MVC basics

In this chapter, you’ll explore the MVC system in ASP.NET Core. MVC (Model-View-Controller) is a pattern for building web applications that’s used in almost every web framework (Ruby on Rails and Express are popular examples), plus frontend JavaScript frameworks like Angular. Mobile apps on iOS and Android use a variation of MVC as well.

As the name suggests, MVC has three components: models, views, and controllers. Controllers handle incoming requests from a client or web browser and make decisions about what code to run. Views are templates (usually HTML plus a templating language like Handlebars, Pug, or Razor) that get data added to them and then are displayed to the user. Models hold the data that is added to views, or data that is entered by the user.

A common pattern for MVC code is:

  • The controller receives a request and looks up some information in a database
  • The controller creates a model with the information and attaches it to a view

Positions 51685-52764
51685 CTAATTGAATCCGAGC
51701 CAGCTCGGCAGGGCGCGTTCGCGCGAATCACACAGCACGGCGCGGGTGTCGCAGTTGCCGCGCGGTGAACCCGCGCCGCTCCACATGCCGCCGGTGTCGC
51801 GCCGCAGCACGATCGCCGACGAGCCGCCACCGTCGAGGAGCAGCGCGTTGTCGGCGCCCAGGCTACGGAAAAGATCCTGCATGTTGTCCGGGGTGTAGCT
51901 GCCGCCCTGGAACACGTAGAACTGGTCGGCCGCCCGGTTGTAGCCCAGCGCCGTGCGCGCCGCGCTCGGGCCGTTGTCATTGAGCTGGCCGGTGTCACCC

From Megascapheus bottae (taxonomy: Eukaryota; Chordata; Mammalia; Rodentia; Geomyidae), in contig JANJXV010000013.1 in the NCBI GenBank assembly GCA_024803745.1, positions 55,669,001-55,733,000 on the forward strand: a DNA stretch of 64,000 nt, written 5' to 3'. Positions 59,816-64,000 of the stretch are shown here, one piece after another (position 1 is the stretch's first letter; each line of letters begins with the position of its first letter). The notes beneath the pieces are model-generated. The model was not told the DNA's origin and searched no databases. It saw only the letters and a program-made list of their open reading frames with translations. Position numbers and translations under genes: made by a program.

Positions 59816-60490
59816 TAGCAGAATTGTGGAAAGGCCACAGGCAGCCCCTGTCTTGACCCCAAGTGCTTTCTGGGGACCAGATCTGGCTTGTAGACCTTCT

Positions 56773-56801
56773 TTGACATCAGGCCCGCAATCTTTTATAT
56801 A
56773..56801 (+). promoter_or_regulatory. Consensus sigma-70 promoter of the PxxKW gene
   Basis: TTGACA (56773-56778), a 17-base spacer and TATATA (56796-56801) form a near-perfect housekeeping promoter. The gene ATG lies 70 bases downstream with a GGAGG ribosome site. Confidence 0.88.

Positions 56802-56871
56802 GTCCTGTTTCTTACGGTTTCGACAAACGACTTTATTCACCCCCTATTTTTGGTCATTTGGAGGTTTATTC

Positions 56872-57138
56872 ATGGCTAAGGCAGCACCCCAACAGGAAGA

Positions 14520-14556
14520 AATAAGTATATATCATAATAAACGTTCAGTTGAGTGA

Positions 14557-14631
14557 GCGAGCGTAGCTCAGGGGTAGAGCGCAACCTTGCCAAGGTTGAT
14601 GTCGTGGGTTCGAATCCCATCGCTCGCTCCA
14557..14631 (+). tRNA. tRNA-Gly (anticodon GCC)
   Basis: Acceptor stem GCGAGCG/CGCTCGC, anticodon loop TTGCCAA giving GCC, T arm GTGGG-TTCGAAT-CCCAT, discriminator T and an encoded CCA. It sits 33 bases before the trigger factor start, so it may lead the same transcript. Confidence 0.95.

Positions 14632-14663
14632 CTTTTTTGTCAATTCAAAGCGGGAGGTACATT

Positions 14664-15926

• The view is rendered and displayed in the user’s browser
  • The user clicks a button or submits a form, which sends a new request to the controller, and the cycle repeats

If you’ve worked with MVC in other languages, you’ll feel right at home in ASP.NET Core MVC. If you’re new to MVC, this chapter will teach you the basics and will help get you started.

What you’ll build

The “Hello World” exercise of MVC is building a to-do list application. It’s a great project since it’s small and simple in scope, but it touches each part of MVC and covers many of the concepts you’d use in a larger application.

In this book, you’ll build a to-do app that lets the user add items to their to-do list and check them off once complete. More specifically, you’ll be creating:

  • A web application server (sometimes called the “backend”) using ASP.NET Core, C#, and the MVC pattern
  • A database to store the user’s to-do items using the SQLite database engine and a system called Entity Framework Core
  • Web pages and an interface that the user will interact with via their browser, using HTML, CSS, and JavaScript (called the “frontend”)
  • A login form and security checks so each user’s to-do list is kept private

Sound good? Let’s built it! If you haven’t already created a new ASP.NET Core project using dotnet new mvc, follow the steps in the previous chapter. You should be able to build and run the project and see the default welcome screen.


Licenses and Attributions


Speak Your Mind